Landmark $90 million gift from Ludwig Cancer Research will enable life-changing advances
This gift reflects a portion of a $540 million gift—reportedly among the largest private gifts for cancer research—divided equally among six Ludwig Centers at academic institutions throughout the U.S.
According to HMS Dean Jeffrey S. Flier, MD, this gift provides a momentous opportunity for the entire Harvard Medical School community to glean new insights into the basic biology of cancer and to accelerate the translation of basic research to improve patient outcomes.
“We recognize that Daniel and Virginia Ludwig were powerful advocates for excellence in cancer research. We are grateful for their generosity and vision, and we are committed to honoring their legacy by strategically applying these new funds to advance the fight against cancer,” says Flier.
This is the second major commitment Harvard has received from Ludwig Cancer Research to support the Ludwig Center, which draws on the combined expertise of faculty members across the HMS Quad as well as its affiliated institutions, including those that collaborate through 18 disease- and discipline-based research programs as part of Dana-Farber/Harvard Cancer Center. Ludwig Cancer Research began its support for Harvard Medical School in the mid-1990s with a first endowed professorship; this was followed in the succeeding years with a second endowed professorship and, beginning in 2006, with support totaling $60 million for the Ludwig Center at Harvard—funds that included an initial endowment directed specifically toward novel cancer research.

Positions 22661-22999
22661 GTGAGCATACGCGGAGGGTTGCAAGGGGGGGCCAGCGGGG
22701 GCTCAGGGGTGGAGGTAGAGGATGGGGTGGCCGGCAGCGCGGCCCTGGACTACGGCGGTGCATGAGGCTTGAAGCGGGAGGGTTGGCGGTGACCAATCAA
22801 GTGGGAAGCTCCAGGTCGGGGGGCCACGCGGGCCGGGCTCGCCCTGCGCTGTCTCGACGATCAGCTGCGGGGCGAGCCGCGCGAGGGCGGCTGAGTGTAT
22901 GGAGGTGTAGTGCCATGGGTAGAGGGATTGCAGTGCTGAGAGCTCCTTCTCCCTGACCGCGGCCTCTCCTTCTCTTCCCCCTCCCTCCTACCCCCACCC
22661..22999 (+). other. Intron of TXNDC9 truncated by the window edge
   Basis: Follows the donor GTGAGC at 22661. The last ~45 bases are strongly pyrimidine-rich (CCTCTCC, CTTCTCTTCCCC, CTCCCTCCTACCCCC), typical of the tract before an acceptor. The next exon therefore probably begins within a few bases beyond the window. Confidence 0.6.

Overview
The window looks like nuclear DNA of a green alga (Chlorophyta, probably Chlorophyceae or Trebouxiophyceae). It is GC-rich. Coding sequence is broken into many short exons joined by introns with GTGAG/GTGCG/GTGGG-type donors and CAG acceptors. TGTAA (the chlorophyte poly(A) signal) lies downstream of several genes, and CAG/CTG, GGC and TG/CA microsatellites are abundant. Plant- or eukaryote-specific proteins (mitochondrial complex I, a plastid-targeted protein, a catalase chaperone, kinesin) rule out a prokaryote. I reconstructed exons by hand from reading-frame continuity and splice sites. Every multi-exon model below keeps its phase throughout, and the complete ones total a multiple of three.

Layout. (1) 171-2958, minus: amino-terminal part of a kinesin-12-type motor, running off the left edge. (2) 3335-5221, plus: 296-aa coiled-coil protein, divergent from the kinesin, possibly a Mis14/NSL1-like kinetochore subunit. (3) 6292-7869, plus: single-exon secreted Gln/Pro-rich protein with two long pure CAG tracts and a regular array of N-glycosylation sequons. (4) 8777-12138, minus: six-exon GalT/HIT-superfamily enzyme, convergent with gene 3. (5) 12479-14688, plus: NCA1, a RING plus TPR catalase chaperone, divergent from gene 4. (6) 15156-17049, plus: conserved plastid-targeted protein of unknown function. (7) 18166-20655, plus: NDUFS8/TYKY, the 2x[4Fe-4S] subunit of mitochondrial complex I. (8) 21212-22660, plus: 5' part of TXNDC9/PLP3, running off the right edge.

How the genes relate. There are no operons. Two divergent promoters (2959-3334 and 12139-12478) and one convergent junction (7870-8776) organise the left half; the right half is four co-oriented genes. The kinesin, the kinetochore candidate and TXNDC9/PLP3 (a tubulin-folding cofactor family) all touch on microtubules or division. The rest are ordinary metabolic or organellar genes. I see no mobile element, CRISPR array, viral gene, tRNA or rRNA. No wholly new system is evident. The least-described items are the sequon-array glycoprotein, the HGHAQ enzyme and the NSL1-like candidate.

Breaking Down Barriers
The newly expanded Ludwig Center will be co-directed by Joan Brugge, PhD, the Louise Foote Pfeiffer Professor and chair of the Department of Cell Biology at HMS, and George D. Demetri, AB ’78, MD, professor of medicine at HMS and the Quick Family Chair of Medical Oncology at Dana-Farber Cancer Institute.
“Over the last few decades, researchers have done an outstanding job of dissecting cancer through many parallel lines of investigation. Now we need to develop innovative ways to integrate that accumulated knowledge in order to create new and more effective cancer therapies,” says Brugge. “Through the generosity of Ludwig Cancer Research, we will be able to bring together a diverse cross-section of experts throughout the Harvard cancer community, breaking down barriers that have all too often impeded the integration of knowledge and the kind of transformational advances required to develop new and effective therapies. I am thrilled to be a part of such an exciting collaboration.”
In this time of shrinking public funds for science, Demetri says the impact of this philanthropic funding cannot be overstated. “The research that will be made possible by this gift will bring together teams of leading basic scientists and clinical investigators at Harvard, in a collaborative culture with a network of Ludwig Cancer Research institutions, to turn the best of modern science and technology into new strategies for the diagnosis, treatment, cure, and prevention of cancer and other diseases.”
In many respects, Harvard is uniquely poised to leverage powerful collaborations that span the bench-to-bedside trajectory, adds Flier. “Our campus, along with the Medical School’s affiliated hospitals, houses some of the world’s pre-eminent investigators in basic cancer biology. This gift from Ludwig holds the promise of enabling life-changing advances.”